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Rather than the confusing and unworkably small swirl of helmet and grass that the knowledge of its existence conjured up in my mind, Madden NFL 10 on the iPod Touch/iPhone is, in reality, a well conceived and nicely implemented game. Not only does it more than cope with the limitations of the platform, partly by building on the Wii version's intuitive controls and clever design, but it also sports one feature that could revolutionize the franchise. I have a sneaky suspicion that Madden NFL 10 might just hold the key to succeeding where NFL Europa and the London Monarchs have failed, and pave the way for American football (gaming) to be as popular in the rest of the world as it is on home soil.
I'll be honest, when I first heard that Madden NFL 10 was coming to the App Store, I was fairly bemused. How would this most complex and crowded of sports work on an iPod? How would a game that, at least in my experience, has always busily filled (and needed) every available inch of screen space, translate onto a 3.5" format? How would a player ever be able to follow, let alone dictate, what was going on?
The truth is, even after having fallen in love with the sport at the age of 8, compulsively sought out whatever coverage has been available and sat bleary-eyed through many a Super Bowl, I've never really felt like an insider when it comes to American football. It is a highly tactical sport, where the in-game input of the coach is easily as important as that of the players, and, perhaps because of having grown up on a diet of mere highlights, it's this side of the game that I've just never really got. The sports I grew up playing and watching live have nothing of the stop-start, 'set play' mentality which underpins American football, and as such the whole 300-page-play-book thing just leaves me cold.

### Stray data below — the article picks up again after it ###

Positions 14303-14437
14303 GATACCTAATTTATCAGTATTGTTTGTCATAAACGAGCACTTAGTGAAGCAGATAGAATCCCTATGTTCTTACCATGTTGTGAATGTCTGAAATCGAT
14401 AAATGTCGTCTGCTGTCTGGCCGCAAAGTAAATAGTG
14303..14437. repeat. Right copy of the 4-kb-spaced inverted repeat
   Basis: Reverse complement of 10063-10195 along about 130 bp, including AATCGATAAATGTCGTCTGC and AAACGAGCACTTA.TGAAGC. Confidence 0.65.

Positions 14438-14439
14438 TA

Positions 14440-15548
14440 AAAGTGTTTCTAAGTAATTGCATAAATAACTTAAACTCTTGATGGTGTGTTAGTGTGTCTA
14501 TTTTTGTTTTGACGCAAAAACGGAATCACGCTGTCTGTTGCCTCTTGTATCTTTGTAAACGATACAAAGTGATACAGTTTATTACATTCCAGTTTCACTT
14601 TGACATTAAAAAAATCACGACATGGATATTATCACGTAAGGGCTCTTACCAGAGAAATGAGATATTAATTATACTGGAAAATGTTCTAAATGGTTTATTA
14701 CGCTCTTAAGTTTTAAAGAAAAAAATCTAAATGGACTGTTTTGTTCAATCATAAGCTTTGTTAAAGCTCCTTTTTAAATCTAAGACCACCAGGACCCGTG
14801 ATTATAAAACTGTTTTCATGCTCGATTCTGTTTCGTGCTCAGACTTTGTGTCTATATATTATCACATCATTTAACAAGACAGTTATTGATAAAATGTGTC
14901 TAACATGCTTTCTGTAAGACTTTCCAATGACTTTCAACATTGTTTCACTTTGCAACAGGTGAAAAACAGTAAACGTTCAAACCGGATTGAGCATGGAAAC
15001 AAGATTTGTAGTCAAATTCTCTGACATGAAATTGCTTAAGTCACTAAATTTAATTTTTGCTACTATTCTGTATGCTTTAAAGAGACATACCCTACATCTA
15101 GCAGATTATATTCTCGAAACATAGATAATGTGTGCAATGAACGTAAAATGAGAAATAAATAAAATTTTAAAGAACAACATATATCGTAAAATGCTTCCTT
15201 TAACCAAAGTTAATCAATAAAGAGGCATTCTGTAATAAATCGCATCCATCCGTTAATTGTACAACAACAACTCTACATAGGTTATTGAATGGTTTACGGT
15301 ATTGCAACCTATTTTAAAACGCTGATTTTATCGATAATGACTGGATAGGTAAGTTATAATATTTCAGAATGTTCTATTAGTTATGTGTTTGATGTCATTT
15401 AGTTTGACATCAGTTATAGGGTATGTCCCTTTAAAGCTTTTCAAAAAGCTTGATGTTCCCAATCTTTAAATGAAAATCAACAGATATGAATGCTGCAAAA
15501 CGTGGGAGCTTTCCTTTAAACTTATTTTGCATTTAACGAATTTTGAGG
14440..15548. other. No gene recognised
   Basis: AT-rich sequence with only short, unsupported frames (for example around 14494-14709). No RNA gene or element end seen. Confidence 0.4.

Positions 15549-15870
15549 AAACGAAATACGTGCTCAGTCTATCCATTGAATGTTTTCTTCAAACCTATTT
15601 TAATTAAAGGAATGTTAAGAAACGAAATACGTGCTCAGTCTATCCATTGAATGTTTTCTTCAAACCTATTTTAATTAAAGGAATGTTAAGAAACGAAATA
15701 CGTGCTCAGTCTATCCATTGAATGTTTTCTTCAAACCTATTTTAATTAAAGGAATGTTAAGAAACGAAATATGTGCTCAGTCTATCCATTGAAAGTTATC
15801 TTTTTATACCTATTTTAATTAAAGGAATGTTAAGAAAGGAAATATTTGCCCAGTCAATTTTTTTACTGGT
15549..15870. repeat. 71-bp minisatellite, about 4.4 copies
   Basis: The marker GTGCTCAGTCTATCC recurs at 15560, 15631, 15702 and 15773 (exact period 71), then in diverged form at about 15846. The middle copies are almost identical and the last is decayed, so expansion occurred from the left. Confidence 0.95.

When activated, [Action Control Time] slows down the action and gives you the time to actually look around and find the best passing opportunity or defensive weakness.
The knock-on effect has been that although I've played and (at least at first) enjoyed several Madden NFL games, I've never felt I've got the best out of them. Unfamiliar with the majority of the technical jargon that oozes from the many play customisation screens, and never really sure how selecting different options could really increase my chances of success against a computer opponent, the games have always felt unbalanced to me and I have usually just ended up relying on the same half-dozen plays in order to ensure I get enough action to make all the effort worthwhile. Usually, after not that long, I get frustrated at the low ratio of in-play time to setup time, and give up.
One thing that has made a difference for me in the last few years is the way the Wii controls have allowed for genuinely quick and easy editing of set plays, and that was something I was hoping would play as significant a part in the iPod Touch/iPhone version. What I just wasn't convinced about was how my overriding experience of Madden games - frustration from having worked very hard trying to get the bewildering tactical bits right and construct a successful play, just to have things erupt momentarily on the screen, then disappear back into huddles and endless 'choose your play' boxes, without really knowing what happened - was going to be any different.
Cue 'Action Control Time'. When activated, this feature (which as far as I know is an innovation for the iPhone/Pod platform) slows down the action and gives you the time to actually look around and find the best passing opportunity or defensive weakness to rush towards and allows you to properly control the actions of receivers, from shaking markers to juking passed would-be tacklers. Of course you don't have to use it, you just press a button as and when you want to, but for me, this one, simple, seeming diminutive feature opens up the whole experience.